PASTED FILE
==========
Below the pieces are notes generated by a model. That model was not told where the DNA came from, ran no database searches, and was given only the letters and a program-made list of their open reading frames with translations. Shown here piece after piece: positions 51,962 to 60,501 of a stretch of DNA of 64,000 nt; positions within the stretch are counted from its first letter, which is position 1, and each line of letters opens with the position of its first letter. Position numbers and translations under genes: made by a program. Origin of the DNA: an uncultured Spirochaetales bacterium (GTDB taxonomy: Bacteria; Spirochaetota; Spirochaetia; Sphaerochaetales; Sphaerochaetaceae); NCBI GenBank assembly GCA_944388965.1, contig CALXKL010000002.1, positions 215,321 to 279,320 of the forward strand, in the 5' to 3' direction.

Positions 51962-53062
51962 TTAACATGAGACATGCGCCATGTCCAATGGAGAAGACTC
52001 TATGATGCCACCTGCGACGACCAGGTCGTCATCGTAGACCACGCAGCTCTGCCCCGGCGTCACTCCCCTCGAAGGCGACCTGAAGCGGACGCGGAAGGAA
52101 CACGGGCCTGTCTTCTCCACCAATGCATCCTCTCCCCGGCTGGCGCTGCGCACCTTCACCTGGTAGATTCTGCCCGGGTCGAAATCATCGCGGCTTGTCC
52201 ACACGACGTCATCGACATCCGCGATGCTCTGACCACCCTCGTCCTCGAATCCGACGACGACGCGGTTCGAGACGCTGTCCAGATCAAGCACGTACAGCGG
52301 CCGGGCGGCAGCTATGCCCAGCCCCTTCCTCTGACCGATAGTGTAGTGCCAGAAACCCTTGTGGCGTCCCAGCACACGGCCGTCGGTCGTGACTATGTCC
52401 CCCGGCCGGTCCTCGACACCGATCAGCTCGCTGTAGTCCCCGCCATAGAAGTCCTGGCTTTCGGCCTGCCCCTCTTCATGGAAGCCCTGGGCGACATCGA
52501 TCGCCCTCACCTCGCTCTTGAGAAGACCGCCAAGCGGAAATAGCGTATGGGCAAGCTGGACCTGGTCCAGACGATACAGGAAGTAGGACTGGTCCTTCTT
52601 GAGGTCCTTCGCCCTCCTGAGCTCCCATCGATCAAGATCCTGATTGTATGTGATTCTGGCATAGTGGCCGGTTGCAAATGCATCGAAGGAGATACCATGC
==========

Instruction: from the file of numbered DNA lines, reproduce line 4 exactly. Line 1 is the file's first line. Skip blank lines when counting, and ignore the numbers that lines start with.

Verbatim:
52001 TATGATGCCACCTGCGACGACCAGGTCGTCATCGTAGACCACGCAGCTCTGCCCCGGCGTCACTCCCCTCGAAGGCGACCTGAAGCGGACGCGGAAGGAA